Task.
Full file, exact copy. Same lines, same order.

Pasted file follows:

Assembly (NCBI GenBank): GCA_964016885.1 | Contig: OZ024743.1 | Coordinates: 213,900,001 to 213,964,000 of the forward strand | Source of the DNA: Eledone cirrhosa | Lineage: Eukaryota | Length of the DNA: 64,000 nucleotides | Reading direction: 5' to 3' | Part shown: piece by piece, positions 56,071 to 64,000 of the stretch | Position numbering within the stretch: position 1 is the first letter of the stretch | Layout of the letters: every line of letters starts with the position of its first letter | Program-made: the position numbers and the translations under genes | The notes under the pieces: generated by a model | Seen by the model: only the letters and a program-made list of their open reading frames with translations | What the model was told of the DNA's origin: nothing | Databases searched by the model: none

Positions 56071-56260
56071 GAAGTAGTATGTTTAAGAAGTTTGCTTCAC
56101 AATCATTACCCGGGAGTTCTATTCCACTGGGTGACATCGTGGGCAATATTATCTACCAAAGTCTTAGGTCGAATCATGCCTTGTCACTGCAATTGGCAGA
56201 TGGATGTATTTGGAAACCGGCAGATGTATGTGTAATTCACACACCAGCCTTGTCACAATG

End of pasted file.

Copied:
Assembly (NCBI GenBank): GCA_964016885.1 | Contig: OZ024743.1 | Coordinates: 213,900,001 to 213,964,000 of the forward strand | Source of the DNA: Eledone cirrhosa | Lineage: Eukaryota | Length of the DNA: 64,000 nucleotides | Reading direction: 5' to 3' | Part shown: piece by piece, positions 56,071 to 64,000 of the stretch | Position numbering within the stretch: position 1 is the first letter of the stretch | Layout of the letters: every line of letters starts with the position of its first letter | Program-made: the position numbers and the translations under genes | The notes under the pieces: generated by a model | Seen by the model: only the letters and a program-made list of their open reading frames with translations | What the model was told of the DNA's origin: nothing | Databases searched by the model: none

Positions 56071-56260
56071 GAAGTAGTATGTTTAAGAAGTTTGCTTCAC
56101 AATCATTACCCGGGAGTTCTATTCCACTGGGTGACATCGTGGGCAATATTATCTACCAAAGTCTTAGGTCGAATCATGCCTTGTCACTGCAATTGGCAGA
56201 TGGATGTATTTGGAAACCGGCAGATGTATGTGTAATTCACACACCAGCCTTGTCACAATG